This noble hearted woman died a martyr to childhood, giving her only blanket for the protection of a sick child. She rode thinly clad through a blinding sleet and snow storm, developed pneumonia and died in the still hours of a bleak winter night, with her head resting on Lieutenant Greggs saddle blanket.
I made the long journey to the west with the Cherokees and did all that a Private soldier could do to alleviate their sufferings. When on guard duty at night I have many times walked my beat in my blouse in order that some sick child might have the warmth of my overcoat.
I was on guard duty the night Mrs. When relieved at midnight I did not retire, but remained around the wagon out of sympathy for Chief Ross, and at daylight was detailed by Captain McClellan to assist in the burial like the other unfortunates who died on the way. Her uncoffined body was buried in a shallow grave by the roadside far from her native mountain home, and the sorrowing Cavalcade moved on.
Being a young man I mingled freely with the young women and girls. I have spent many pleasant hours with them when I was supposed to be under my blanket, and they have many times sung their mountain songs for me, this being all that they could do to repay my kindness.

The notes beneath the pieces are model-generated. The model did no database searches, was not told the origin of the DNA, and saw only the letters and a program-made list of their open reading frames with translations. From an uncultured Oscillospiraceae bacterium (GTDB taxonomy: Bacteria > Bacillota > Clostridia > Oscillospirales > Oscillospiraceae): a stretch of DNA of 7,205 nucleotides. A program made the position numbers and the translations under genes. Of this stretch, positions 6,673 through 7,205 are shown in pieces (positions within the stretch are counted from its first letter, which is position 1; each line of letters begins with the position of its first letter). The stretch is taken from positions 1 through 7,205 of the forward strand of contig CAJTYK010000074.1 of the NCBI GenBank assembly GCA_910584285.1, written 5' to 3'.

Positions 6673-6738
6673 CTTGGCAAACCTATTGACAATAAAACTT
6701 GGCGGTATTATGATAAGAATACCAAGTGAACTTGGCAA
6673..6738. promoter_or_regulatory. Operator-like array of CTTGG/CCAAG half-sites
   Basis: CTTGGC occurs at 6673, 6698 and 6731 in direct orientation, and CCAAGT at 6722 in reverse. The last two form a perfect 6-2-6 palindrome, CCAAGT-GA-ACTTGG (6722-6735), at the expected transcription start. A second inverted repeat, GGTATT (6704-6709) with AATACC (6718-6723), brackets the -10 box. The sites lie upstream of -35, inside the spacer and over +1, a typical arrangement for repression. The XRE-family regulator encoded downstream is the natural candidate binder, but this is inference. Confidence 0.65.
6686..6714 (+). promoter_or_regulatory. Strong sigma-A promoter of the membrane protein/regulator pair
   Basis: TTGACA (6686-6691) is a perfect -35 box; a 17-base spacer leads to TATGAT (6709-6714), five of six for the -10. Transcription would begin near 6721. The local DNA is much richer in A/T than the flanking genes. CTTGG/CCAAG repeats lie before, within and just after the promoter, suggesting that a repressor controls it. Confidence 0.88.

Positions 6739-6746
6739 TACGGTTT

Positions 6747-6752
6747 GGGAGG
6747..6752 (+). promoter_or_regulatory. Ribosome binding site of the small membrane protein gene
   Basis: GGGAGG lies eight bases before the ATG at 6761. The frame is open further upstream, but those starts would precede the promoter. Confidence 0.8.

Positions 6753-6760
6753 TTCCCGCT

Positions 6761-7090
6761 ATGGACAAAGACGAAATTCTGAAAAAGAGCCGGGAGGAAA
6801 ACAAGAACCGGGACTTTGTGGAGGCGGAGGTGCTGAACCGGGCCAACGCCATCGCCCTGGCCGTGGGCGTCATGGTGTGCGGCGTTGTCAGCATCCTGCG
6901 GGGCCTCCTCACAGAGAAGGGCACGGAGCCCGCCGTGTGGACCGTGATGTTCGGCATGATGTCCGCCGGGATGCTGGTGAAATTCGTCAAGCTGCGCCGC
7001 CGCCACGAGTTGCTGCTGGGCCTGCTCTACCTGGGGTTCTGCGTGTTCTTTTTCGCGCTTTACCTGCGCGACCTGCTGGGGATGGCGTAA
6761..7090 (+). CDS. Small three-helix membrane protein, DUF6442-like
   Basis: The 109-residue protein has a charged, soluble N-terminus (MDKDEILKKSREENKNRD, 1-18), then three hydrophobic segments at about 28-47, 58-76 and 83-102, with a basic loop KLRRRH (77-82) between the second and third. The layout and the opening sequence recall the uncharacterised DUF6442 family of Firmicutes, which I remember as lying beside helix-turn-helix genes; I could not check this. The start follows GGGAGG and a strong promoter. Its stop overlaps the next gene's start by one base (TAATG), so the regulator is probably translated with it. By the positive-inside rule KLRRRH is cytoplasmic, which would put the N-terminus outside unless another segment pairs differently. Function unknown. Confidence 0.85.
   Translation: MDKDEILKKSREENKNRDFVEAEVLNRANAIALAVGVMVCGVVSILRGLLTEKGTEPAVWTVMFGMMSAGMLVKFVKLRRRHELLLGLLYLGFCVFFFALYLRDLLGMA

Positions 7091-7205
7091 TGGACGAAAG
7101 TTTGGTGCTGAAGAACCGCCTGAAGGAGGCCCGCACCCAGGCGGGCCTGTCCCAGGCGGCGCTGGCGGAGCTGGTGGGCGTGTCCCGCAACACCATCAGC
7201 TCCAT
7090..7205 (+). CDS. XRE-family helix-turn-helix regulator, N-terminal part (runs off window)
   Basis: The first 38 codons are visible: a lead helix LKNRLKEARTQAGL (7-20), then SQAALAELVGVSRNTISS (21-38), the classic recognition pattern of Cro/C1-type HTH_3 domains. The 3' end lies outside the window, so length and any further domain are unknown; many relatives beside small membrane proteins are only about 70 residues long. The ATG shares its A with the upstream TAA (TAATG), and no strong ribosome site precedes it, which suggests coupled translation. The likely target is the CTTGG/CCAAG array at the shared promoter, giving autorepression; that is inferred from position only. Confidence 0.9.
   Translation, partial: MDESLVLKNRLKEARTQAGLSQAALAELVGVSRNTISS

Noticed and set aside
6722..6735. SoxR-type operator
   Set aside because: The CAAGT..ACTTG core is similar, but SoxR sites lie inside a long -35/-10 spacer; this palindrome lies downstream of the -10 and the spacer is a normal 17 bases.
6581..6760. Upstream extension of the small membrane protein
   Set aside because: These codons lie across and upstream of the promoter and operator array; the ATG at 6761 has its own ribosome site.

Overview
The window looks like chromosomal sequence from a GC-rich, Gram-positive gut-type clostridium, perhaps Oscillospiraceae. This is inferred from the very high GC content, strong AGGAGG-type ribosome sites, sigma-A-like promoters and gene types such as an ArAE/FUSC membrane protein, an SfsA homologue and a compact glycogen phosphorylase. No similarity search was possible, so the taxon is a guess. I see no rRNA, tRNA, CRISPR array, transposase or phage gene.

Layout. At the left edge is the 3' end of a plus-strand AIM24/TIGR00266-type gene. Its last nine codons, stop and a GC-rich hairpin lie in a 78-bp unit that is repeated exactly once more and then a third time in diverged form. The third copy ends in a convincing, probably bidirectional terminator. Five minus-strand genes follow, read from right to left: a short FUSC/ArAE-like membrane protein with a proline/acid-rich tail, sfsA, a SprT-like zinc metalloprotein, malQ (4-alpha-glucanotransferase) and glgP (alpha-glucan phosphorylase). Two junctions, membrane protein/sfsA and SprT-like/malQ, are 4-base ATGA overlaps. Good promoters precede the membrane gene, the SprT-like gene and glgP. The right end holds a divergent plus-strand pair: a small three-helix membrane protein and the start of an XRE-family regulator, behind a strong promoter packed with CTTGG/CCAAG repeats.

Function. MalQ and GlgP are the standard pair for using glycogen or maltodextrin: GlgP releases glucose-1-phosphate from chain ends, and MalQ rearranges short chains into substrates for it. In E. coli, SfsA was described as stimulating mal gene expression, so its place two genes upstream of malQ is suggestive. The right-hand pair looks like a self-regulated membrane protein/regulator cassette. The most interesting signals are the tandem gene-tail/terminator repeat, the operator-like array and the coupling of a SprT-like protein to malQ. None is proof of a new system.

And with all my association with Indian girls from October to March 26thI did not meet one who was a moral prostitute. They are kind and tender hearted and many of them are beautiful.
The only trouble that I had with anybody on the entire journey to the west was a brutal teamster by the name of Ben McDonal, who was using his whip on an old feeble Cherokee to hasten him into the wagon. The sight of that old and nearly blind creature quivering under the lashes of a bull whip was too much for me.
I attempted to stop McDonal and it ended in a personal encounter. He lashed me across the face, the wire tip of his whip cutting a bad gash in my cheek.John Burnett may refer to: John Burnett (judge) (–), American judge on the Oregon Supreme Court John Burnett (merchant) (–), Aberdeen merchant.
John Burnett, Baron Burnett (born ), British politician, Member of Parliament John Harrison Burnett (–), principal of the University of Edinburgh John L.
Burnett (–), U.S. Representative from Alabama. Digital History>eXplorations>Indian Removal>The Human Meaning of Indian Removal>Rrivate Burnett. Private John G. Burnett. Being acquainted with many of the Indians and able to fluently speak their language, I was sent as interpreter into the Smoky Mountain Country in May, , and witnessed the execution and the most brutal .
Cause and effect John G. Burnett English A03 February 20 Analysis Essay/Cause and Effect of Removal of the Cherokees By John G. Burnett.
Jan 05, · John G. Burnett’s Story of the Removal of the Cherokees Bunch family picture used from Russ Klicker's website. Birthday Story of Private John G. Burnett, Captain Abraham McClellan’s Company, 2nd Regiment, 2nd Brigade, Mounted Infantry, Cherokee Indian Removal, Born in 20 Mar and died in 7 Mar Concord, Ohio John G.